The Truants: A Novel

  • By Kate Weinberg
  • G.P. Putnam’s Sons
  • 320 pp.

This beguiling homage to Dame Agatha Christie plays out in a proper British university.

The Truants: A Novel

This impressive debut from Kate Weinberg is a collegiate coming-of-age story entangled in a snarl of secretive goings on — some nearly a century old, others a few years past, and a few chillingly present. All of them intertwine to great effect in a cleverly constructed tale of passionate duplicity, mysterious absences, and sudden death.

The Truants opens affectionately enough, nudged on by the minor tremors of post-adolescent infatuation in Jess Walker, its impressionable narrator. Jess has enrolled at the University of East Anglia, an educational backwater in elite British eyes. She has come to study with her idol, Dr. Lorna Clay, an expert on rebellious woman writers and, significantly, Agatha Christie.

Lately resigned from the University of Cambridge, the beautiful Lorna, it turns out, has been driven to the academic hinterlands by a shadowy scandal, its precise details unknown.

Mystery maven Agatha, another focus of Jess’ beguilement, looms large in the story, partly by reason of Agatha’s strange — and real-life — two-week disappearance in 1926. It has never been fully explained, although her husband’s adultery has been said to figure somehow. The resulting furor among Agatha’s fans blew up into quite the frenzy among contemporary English journalists.

On its own, this oddly circumstantial triangle seems to promise a tortuous tale of parallels and reversals: the wide-eyed ingenue, the beautiful and mysterious academic with her own murky past, and the presiding spirit of Agatha, renowned for her brilliantly twisty plotting and her nonpareil expertise in poisons both familiar and recondite.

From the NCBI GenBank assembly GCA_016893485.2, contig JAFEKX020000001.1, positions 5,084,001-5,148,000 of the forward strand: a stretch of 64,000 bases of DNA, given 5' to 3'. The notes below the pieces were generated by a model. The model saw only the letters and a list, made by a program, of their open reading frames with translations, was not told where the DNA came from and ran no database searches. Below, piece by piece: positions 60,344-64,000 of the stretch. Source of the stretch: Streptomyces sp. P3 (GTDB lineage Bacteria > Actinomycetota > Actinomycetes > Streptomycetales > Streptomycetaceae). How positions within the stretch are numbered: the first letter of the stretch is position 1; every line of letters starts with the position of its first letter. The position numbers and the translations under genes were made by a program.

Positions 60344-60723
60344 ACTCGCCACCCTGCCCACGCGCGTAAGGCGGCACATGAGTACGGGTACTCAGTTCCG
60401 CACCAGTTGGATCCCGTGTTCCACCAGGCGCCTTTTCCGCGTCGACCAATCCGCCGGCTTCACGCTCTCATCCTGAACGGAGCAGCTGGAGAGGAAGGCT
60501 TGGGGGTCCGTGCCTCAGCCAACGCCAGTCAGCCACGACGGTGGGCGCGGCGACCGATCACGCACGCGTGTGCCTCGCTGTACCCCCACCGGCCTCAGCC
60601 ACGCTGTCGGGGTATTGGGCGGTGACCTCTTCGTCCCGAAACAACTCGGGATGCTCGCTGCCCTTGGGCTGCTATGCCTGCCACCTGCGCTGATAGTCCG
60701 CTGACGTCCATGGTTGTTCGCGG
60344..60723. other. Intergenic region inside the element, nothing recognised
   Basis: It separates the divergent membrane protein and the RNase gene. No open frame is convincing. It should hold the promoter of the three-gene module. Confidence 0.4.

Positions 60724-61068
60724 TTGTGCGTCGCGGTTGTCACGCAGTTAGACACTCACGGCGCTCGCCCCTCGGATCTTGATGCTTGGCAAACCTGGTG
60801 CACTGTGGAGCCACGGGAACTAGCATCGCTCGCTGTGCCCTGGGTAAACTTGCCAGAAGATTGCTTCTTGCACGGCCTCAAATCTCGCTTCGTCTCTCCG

Weinberg doubles down on this setup with Jess’ dawning enthusiasm for two new friends: the rashly adventurous gal-pal Georgie and the reputedly adventurous Alec, a South African journalist who sets Jess’ heart aflutter, even though he’s romantically paired with Georgie.

Do you feel an Agatha-esque whodunit rattling the tin thunder sheets in the wings?

If cleverly managed foreboding of the romantic-staple variety is your thing, you’ll find it here in wondrous excess, from the gorgeous black swans at Georgie’s ancestral demesne (“Don’t be fooled…those bastards will come after you and break your legs”) to the Byronic Alec’s periodic and only partially explained absences.

Jess herself gives the game away: “No hint of the landscape of my mind, which was dark and obsessive. No hint of the weather to come.”

The horizon is stormy and threatening indeed — though never quite collapses into creaky conventionality — as this mystery finds its stride, revealing a machinery of betrayals, vanishings, abrupt disillusionments, raw unmaskings, and, above all, romantic triangles. Or, more correctly, curiously intersecting triangles hinting strongly at furtive murder unpunished.

Late in the novel, Jess’ mentor, Lorna, takes her away from the bleak unpleasantness pervading campus to an unnamed island off Sicily. Seemingly free of care, they luxuriate in the sun:

“Side by side…surrounded by the sound of the island, the insect noises among the grasses and the drone of fat bees. And afterward, we lay back in the shade of a nearby tree, drowsy, replete, our widespread arms inches apart as we gazed up at the blue sky. Empty, except for high little wisps of clouds, like lambs’ tails.”

Kudos to Kate Weinberg. This is a marvelously crafted, skillfully timed moment that promises escape and a remission of Jess’ troubles. It’s a Virgilian pastoral allusion with echoes of Yeats’ “bee-loud glade” from “The Lake Isle of Innisfree.”

The hopeful atmospherics here are ironic inversions of those in the novel’s England scenes. Do they hold, or are there more brutal unmaskings to come? Bet on Dame Agatha for the answer.

[Click here to purchase The Truants from indie-supporting Bookshop.]

Bob Duffy is a Maryland author and reviewer.

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